Populist attacks on universities are not, however, merely external: they also come from within. As Steven Zhou has reported in articles for the CBC and Now Magazine, there has been an upsurge in racism on campuses in Canada, masquerading as right-wing populism. Our own campus at York University has recently seen both racist graffiti and alt-right recruitment materials. The University of Toronto’s Jordan Peterson has parlayed his refusal to recognize genderless pronouns into a freedom of expression crusade adored by the right. If we further consider that Kellie Leitch, one of the Trumpian contenders for the leadership of the Conservative Party of Canada, had an academic administrative career before entering federal politics, we see that right-wing populists do emerge from our own university ranks.
At the same time, there has been resistance from within universities by those who contest neoliberal and right-wing populist visions. Workers on university campuses have pushed back against casualization through union organizing, collective bargaining, and striking. Faculty associations have challenged the power of central administrations, questioning elitist and anti-democratic practices. Coalitions involving students and university workers have supported broader movements of resistance against economic injustice and racism, such as the recent successful strike of York food service workers against Aramark. There are signs that such movements will continue to grow, offering hope that alternatives to right populism and the neoliberal university remain possible.
Yet the struggle against current forms of authoritarian right-wing populism is only beginning. Our instincts may be to resist all populist attacks on universities, internal and external, but what if university workers and students embraced populism? Here, we are not suggesting any accommodation to right-wing populism, but rather a serious engagement with the underlying structures that make universities its fundamental targets. A counter populism must acknowledge the real disconnect between universities as sites of knowledge production and the broader public good. Imagining a progressive populist university as a means of resistance is possible.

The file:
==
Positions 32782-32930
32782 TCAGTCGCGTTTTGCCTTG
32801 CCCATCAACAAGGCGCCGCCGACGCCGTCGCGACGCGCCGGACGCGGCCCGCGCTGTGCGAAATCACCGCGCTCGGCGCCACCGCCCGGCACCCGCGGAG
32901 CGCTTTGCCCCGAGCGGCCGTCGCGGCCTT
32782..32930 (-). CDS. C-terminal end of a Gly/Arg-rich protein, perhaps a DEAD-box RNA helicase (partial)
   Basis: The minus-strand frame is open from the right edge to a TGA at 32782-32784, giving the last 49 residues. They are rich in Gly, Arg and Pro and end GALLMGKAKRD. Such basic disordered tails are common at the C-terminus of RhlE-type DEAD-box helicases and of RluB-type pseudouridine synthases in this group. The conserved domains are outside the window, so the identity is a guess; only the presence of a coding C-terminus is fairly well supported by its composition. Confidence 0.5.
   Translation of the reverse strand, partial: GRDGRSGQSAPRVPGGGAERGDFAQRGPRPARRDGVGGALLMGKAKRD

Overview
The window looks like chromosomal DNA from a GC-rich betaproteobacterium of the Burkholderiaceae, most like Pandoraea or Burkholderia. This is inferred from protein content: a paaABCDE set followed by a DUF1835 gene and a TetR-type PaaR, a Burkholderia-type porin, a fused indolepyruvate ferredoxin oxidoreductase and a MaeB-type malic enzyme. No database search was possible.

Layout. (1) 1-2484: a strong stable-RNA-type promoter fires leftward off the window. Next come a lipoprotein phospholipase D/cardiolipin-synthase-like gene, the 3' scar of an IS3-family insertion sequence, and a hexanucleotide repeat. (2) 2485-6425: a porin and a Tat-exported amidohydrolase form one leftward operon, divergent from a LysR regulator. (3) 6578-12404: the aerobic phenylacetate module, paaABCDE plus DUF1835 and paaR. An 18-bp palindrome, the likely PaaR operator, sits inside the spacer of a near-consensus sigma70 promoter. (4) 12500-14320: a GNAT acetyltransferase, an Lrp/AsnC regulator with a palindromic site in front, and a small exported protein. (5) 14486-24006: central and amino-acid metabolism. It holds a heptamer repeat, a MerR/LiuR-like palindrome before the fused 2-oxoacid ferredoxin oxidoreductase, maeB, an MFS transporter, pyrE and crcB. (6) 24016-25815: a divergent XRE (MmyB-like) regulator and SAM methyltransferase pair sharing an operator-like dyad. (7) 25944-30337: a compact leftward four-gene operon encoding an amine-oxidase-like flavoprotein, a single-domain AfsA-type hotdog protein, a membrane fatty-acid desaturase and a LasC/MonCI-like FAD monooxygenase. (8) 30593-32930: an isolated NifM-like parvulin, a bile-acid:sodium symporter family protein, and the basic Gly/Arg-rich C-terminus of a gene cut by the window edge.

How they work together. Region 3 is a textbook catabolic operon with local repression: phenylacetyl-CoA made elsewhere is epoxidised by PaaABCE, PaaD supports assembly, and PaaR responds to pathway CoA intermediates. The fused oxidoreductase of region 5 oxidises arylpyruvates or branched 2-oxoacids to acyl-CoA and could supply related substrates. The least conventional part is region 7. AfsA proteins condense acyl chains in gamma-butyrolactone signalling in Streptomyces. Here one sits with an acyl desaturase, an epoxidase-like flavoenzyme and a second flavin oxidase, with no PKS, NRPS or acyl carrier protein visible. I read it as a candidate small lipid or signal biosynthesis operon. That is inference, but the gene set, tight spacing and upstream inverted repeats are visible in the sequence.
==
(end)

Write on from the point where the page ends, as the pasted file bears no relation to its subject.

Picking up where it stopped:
First and foremost, a progressive populist university will have to seriously address the persistent elitism of the academy. While there has been ample work on democratizing the classroom and knowledge mobilization, this is far from a complete project. In the US case, it is argued that commodified universities are increasingly Platonized institutions where accessibility is limited, liberal education remains elitist, and academics have retreated into obscure, idealist research divorced from the issues facing communities. There will always be a place for theory for theory’s sake in academia, but research and teaching that engages communities is necessary and should be promoted. We are not speaking about communities as sites or objects of research, but rather about a research process that is deeply rooted in community-based concerns. Genuine academic-community partnerships are oriented towards addressing the interests of all those involved, not solely on producing measurable research outputs.
As to questions of tenured job security and academic freedom, these are interpreted as elitist privileges. There are countless opinion pieces and blog posts arguing that professors should abandon tenure as a Cold War relic and face accountability and job performance measures similar to other workers in precarious labour markets. However, there is another possibility not often considered: the expansion of employment security as a more universalized practice. Such an extension is realistic if one considers the popular support society has demonstrated for protecting whistleblowers and dissenters who witness wrongdoing. Viewing tenure only as a necessary protection for full-time academic workers simply fuels anti-elitism. Defending the tenure system requires the promotion of secure employment across labour markets as a more general social and economic goal. Here, faculty unions must go on the offensive and start building coalitions with teachers and other public sector workers to extend job security and academic freedom protections beyond the university walls.